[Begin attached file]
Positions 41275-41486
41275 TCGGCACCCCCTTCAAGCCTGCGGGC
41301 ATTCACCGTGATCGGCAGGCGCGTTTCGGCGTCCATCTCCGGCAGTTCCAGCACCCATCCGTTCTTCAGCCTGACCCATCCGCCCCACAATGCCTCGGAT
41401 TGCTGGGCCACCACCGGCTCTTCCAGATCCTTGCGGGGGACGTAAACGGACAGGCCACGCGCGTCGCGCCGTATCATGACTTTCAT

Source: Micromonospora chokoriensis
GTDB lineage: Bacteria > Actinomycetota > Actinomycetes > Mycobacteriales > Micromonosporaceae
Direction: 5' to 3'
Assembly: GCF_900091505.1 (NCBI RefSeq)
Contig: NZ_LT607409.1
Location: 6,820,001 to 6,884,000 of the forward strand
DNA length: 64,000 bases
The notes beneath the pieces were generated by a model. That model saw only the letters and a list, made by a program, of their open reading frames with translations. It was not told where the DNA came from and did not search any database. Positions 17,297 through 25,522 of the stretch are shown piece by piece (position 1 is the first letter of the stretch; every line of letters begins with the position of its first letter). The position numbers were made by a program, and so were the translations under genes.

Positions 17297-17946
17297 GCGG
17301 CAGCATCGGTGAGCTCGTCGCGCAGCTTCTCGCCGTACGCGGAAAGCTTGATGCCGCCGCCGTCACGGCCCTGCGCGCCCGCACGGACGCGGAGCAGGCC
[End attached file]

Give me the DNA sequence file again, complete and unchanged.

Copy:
Positions 41275-41486
41275 TCGGCACCCCCTTCAAGCCTGCGGGC
41301 ATTCACCGTGATCGGCAGGCGCGTTTCGGCGTCCATCTCCGGCAGTTCCAGCACCCATCCGTTCTTCAGCCTGACCCATCCGCCCCACAATGCCTCGGAT
41401 TGCTGGGCCACCACCGGCTCTTCCAGATCCTTGCGGGGGACGTAAACGGACAGGCCACGCGCGTCGCGCCGTATCATGACTTTCAT

Source: Micromonospora chokoriensis
GTDB lineage: Bacteria > Actinomycetota > Actinomycetes > Mycobacteriales > Micromonosporaceae
Direction: 5' to 3'
Assembly: GCF_900091505.1 (NCBI RefSeq)
Contig: NZ_LT607409.1
Location: 6,820,001 to 6,884,000 of the forward strand
DNA length: 64,000 bases
The notes beneath the pieces were generated by a model. That model saw only the letters and a list, made by a program, of their open reading frames with translations. It was not told where the DNA came from and did not search any database. Positions 17,297 through 25,522 of the stretch are shown piece by piece (position 1 is the first letter of the stretch; every line of letters begins with the position of its first letter). The position numbers were made by a program, and so were the translations under genes.

Positions 17297-17946
17297 GCGG
17301 CAGCATCGGTGAGCTCGTCGCGCAGCTTCTCGCCGTACGCGGAAAGCTTGATGCCGCCGCCGTCACGGCCCTGCGCGCCCGCACGGACGCGGAGCAGGCC